Vion Food Group, one of the largest meat producers in Europe, launched various plant-based products including a ‘beef’ carpaccio at the recent PLMA trade fair, as it continues to respond to the rise of plant-based around the world.
Vion was created through a merger of meat companies Dumeco, Hendrix Meat Group, Moksel, and NFZ in 2003. Vion’s greenhouse gas (GHG) emissions were equivalent to 7.5% of the Netherlands’ total emissions in 2021, according to a study carried out by New York University. The company supplies pork, beef and meat products to over 100 million consumers every day.
Vion and plant-based: a history
As we reported back in 2019, Vion’s then CEO CEO Ronald Lotgerink said the company was considering entering the meat alternatives market.
“We are thinking about growing that part of our business because we see that especially in northwestern Europe there is a growth market for that. We already have these products and we feel that we can grow that part of our business,” said Nancy Aschman from Vion Group at the time.
Vegan meat made in former slaughterhouse
In October of 2020, Vion announced that it was launching an alt-meat line called ME-AT, and that its slaughterhouse and meat processing plant in Leeuwarden, Netherlands, would become a vegan meat factory. The full remodelling of the factory and the installation of the new lines were completed by the end of Q3 2020 with the portfolio expanding to include sausages, chicken, beef and pork chunks, bacon and fish style products.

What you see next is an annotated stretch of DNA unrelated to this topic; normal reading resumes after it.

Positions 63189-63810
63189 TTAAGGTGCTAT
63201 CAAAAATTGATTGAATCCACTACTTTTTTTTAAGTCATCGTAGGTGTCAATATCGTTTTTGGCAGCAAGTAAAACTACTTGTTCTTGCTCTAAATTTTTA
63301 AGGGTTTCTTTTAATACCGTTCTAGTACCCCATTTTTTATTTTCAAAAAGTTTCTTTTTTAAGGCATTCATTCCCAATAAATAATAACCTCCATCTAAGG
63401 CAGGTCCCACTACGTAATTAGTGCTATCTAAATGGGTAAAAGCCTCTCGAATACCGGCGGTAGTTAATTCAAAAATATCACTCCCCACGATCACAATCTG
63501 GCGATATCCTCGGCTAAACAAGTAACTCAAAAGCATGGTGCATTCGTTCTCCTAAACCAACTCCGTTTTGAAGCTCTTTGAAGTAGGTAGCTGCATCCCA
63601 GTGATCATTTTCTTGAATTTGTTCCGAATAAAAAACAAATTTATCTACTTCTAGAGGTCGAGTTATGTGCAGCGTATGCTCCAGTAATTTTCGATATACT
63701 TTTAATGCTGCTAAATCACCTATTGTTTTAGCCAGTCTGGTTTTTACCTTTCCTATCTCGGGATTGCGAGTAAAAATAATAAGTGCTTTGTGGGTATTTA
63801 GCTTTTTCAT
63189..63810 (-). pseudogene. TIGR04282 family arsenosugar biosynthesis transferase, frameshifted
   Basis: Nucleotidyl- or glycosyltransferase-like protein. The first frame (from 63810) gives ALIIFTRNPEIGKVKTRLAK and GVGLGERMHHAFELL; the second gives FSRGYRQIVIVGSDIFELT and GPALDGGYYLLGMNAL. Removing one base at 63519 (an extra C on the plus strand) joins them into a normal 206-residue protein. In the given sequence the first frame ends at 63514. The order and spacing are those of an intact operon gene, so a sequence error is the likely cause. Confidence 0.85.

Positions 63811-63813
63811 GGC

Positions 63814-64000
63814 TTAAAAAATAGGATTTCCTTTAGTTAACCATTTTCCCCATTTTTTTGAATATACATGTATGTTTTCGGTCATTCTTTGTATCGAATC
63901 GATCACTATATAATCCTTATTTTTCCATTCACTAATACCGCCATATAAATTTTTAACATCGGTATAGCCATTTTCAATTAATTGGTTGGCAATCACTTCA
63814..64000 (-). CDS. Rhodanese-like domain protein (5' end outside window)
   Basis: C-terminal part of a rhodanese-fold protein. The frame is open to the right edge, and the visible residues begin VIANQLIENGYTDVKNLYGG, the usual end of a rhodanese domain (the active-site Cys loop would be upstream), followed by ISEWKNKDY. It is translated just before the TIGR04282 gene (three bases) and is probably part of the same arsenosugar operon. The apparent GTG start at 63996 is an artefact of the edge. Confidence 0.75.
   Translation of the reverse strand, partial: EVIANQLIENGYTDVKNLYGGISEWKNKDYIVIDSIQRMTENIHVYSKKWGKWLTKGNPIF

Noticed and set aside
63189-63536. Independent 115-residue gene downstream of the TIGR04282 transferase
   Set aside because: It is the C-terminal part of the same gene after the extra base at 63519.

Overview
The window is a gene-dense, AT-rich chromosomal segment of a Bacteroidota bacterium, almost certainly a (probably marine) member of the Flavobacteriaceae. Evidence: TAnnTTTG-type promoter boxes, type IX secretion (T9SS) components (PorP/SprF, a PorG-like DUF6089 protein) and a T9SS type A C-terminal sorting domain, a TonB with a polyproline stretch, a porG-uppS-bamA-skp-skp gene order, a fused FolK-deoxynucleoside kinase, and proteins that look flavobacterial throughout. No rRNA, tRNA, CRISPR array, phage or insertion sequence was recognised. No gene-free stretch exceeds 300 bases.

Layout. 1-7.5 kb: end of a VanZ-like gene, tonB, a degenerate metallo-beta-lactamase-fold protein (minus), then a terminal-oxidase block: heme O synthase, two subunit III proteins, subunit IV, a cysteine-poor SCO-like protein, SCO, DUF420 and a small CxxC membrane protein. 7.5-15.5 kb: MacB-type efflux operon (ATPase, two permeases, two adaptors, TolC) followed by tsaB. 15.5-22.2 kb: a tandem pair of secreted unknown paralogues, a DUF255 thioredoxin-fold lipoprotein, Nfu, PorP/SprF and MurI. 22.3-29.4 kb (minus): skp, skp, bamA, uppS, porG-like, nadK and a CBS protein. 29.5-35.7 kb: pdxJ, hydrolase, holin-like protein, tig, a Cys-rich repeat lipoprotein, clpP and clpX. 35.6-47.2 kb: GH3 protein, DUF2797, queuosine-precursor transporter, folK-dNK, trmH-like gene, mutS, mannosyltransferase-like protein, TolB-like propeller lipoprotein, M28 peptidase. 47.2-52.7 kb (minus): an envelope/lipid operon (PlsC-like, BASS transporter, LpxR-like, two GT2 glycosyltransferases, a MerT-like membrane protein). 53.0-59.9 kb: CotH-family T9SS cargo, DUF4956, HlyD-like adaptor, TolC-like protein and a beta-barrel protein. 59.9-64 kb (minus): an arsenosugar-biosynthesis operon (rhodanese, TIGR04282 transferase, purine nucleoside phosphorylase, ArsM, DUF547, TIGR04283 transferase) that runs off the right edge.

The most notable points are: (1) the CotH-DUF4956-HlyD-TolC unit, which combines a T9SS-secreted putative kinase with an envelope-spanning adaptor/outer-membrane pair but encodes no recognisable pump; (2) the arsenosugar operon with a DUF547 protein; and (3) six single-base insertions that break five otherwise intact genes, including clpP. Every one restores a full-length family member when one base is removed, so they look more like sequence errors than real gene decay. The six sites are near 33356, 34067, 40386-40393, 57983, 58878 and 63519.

Speaking with vegconomist in May 2021, Willem Cranenbroek, General Manager of ME-AT, said: “Within Vion’s new strategy we think that we should take our responsibility to grow towards more sustainable production. This is to be able to serve in 30 years’ time the 10 billion people on this globe with safe and tasteful food. Therefore, Vion invested multiple millions to change this plant from a beef slaughterhouse to a brand new plant-based factory.”
Plant-based is salvation? As meat continues to be problematic
A scathing Guardian article in 2021 mentioned Vion in a discussion about poor factory working conditions in the Netherlands meat industry, amidst a year that was clearly plagued with myriad issues for animal-based meat production. Perhaps as a way forward, the ME-AT subsidiary continues to launch meat alternatives, pushing for a sustainable image.
ME-AT presented vegan beef and fish burgers, as well as a vegan beef carpaccio at the PLMA event this month. “It’s not just vegans and vegetarians; among the flexitarians, increasing numbers are turning to plant-based meats. According to Philippe Thomas, COO Retail at Vion, “that’s one of the many reasons why alternative food products were a top trend at the trade fair,”” states a Vion press release regarding the event.